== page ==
South Korean Officials Confiscate $47 Million In Crypto Assets Due To Tax Evasion

CryptoMode IRS Tax Delays Tax Evasion

Although people assume things to be different with cryptocurrencies, that isn’t always the case. When it comes to financial assets, there is always a chance of law enforcement confiscating value. It all comes down to how one behaves and which security precautions they take to store their wealth securely.

Crypto Funds Seizures in Korea

Although South Korea is a prominent region for cryptocurrencies, there will always be users who try to trick the system in one way or another. Doing so is a lot easier than one may think, as one can leverage the perceived privacy of crypto assets for many different purposes. However, getting away with nefarious activities is a very complex matter as these currencies all lack anonymity and privacy by default.

Performing illicit activities with Bitcoin and other cryptocurrencies is often a bad day. That situation only becomes exponentially problematic when engaging in tax evasion. It is impossible to evade taxes with crypto assets in an era of government scrutiny and blockchain analysis firms. Therefore, attempting to do so is often futile and will come back around sooner or later.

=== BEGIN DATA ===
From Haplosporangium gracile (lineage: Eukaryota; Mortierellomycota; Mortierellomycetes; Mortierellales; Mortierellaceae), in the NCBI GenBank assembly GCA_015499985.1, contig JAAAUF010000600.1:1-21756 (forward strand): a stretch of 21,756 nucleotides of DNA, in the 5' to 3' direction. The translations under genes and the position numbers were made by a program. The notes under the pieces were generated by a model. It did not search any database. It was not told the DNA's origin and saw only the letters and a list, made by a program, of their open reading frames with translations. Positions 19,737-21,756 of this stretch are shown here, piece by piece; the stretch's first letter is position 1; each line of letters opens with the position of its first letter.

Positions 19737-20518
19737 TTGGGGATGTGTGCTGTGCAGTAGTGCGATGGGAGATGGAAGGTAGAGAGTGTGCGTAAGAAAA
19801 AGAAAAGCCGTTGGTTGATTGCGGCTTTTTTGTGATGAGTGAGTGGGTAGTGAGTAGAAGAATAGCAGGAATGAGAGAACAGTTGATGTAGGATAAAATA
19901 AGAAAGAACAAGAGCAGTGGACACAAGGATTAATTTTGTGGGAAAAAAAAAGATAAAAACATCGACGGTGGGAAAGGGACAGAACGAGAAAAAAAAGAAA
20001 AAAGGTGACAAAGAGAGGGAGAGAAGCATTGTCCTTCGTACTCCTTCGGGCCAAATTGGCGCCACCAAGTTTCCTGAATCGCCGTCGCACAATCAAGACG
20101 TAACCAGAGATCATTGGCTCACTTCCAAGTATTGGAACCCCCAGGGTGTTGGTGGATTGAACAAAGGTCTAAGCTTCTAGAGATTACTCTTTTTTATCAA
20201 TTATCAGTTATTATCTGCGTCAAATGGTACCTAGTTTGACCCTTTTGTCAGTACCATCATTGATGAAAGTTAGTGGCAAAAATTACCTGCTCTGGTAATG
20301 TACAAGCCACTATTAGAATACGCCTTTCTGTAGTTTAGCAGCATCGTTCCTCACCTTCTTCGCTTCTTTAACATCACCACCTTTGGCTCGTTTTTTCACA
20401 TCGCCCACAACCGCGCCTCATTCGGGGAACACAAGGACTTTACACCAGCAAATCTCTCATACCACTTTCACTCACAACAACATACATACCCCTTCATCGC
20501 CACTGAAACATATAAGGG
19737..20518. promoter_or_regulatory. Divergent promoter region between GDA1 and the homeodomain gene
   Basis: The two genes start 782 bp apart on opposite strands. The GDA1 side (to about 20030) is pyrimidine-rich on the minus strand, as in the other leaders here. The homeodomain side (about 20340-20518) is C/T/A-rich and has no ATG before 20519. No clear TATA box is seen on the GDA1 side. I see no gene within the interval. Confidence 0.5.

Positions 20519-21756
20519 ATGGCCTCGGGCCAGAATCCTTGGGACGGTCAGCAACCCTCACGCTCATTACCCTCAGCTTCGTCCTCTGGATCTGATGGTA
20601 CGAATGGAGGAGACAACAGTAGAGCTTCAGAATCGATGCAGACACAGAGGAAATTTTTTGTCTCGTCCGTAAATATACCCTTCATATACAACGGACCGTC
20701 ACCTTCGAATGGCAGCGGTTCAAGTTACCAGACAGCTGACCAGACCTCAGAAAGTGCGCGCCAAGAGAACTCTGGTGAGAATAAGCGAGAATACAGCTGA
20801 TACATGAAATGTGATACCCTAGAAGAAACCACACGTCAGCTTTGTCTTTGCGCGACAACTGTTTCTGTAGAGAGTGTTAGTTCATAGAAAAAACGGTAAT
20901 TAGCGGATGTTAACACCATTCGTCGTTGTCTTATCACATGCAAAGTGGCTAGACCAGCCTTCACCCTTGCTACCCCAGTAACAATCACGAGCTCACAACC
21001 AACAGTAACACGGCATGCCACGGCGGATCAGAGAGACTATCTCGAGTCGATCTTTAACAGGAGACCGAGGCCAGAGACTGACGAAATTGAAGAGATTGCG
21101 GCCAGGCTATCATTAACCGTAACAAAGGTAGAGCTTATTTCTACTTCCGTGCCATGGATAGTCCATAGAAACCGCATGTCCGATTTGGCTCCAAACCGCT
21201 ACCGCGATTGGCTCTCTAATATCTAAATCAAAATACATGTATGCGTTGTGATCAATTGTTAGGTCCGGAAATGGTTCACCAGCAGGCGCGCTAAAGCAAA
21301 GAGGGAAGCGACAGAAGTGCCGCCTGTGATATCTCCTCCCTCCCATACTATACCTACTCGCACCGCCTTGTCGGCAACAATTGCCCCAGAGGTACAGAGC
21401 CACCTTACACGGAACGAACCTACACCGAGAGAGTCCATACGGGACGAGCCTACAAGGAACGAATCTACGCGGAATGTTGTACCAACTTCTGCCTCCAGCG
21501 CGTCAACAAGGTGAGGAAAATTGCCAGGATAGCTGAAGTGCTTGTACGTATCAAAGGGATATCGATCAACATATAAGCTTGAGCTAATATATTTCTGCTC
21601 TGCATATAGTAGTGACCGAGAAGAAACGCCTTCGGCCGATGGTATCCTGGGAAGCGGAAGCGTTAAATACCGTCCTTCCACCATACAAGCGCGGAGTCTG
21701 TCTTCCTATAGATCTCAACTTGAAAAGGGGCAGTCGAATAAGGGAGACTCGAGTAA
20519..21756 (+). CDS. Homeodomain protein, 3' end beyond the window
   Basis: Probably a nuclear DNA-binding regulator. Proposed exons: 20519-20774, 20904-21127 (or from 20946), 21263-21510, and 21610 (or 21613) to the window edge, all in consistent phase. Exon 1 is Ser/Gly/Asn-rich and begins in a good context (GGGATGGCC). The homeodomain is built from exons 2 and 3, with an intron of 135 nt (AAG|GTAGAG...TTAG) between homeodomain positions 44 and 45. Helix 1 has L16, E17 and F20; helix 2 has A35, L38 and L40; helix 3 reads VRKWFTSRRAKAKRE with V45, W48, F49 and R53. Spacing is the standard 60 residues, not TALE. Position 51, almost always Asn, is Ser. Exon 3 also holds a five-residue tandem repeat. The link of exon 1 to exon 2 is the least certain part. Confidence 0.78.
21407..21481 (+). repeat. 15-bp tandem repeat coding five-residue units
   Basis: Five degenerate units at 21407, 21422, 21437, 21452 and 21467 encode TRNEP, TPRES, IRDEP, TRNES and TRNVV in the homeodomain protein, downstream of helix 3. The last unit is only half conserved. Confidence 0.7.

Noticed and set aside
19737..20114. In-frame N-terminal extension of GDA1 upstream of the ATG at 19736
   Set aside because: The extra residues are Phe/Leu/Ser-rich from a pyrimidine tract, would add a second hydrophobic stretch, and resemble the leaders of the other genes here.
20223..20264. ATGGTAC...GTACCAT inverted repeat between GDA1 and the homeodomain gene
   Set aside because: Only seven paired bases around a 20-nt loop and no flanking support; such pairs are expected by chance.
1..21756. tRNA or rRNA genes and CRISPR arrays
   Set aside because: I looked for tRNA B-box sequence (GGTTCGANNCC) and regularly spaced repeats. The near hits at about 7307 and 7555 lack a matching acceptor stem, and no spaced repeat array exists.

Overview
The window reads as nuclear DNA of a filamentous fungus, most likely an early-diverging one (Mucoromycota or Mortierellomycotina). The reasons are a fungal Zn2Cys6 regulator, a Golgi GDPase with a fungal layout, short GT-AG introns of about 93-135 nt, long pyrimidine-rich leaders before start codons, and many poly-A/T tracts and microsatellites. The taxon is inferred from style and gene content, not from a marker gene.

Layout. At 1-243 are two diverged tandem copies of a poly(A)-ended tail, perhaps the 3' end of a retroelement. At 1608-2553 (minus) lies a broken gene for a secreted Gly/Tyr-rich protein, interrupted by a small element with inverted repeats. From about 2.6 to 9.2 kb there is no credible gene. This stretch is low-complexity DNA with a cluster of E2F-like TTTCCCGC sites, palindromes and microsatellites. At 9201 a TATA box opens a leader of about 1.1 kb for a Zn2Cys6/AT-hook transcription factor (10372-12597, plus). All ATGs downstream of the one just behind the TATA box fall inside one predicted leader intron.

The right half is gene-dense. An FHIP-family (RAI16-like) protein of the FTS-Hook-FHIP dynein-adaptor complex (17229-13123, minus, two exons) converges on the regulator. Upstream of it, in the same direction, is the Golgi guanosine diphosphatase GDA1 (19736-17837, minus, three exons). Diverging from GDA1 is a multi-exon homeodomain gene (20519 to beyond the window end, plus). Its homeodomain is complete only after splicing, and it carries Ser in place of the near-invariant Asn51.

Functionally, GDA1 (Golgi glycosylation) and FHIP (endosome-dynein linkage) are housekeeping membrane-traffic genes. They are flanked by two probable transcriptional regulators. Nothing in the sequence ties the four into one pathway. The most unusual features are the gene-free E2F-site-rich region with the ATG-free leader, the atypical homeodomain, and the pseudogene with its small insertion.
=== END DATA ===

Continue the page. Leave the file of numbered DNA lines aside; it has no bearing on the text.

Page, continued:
Several thousand people in South Korea found that out the hard way. In total, over $47 million in various crypto assets have been seized by law enforcement. In addition, tax evasion charges were filed against over 12,000 people after a probe that lasted for months. However, the overarching investigation monitors as many as 140,000 people who may have engaged in tax evasion activities. Not all of them engage in crypto assets, however.

Whenever stories like these occur, several questions need to be answered. The first one is whether users stored these funds on an exchange or in online custodial wallets. If so, seizing the assets is often a lot more straightforward. However, if not, it makes one wonder whether any funds have been seized at all, as doing so is impossible without access to the private keys. 

Are Exchanges Helping Out?

Another factor to consider is how this probe became so successful. Investigating tax evasion is one thing, but linking cryptocurrency transactions to a real-world identity is a very different ordeal. The only reliable way to do so is either through blockchain analysis firms – which is costly and time-consuming – or by collaborating with exchanges and trading platforms.

Most criminals tend to forget how the conversion from crypto to fiat is not done anonymously. All platforms and service providers will force users to verify their identities. Those rules are rather strict in South Korea, leaving little room for error. It would be unwise to verify one’s identity first and then begin a tax evasion venture through platforms that already know who you are.

For now, the exact details regarding this investigation remain unclear. However, it is a significant seizure for back taxes, and exchanges and brokers may have facilitated some activity. For exchanges operating in South Korea, complying with regulatory requirements remains a pressing matter. Time is running out for all of these companies, as the deadline expires in September 2021.

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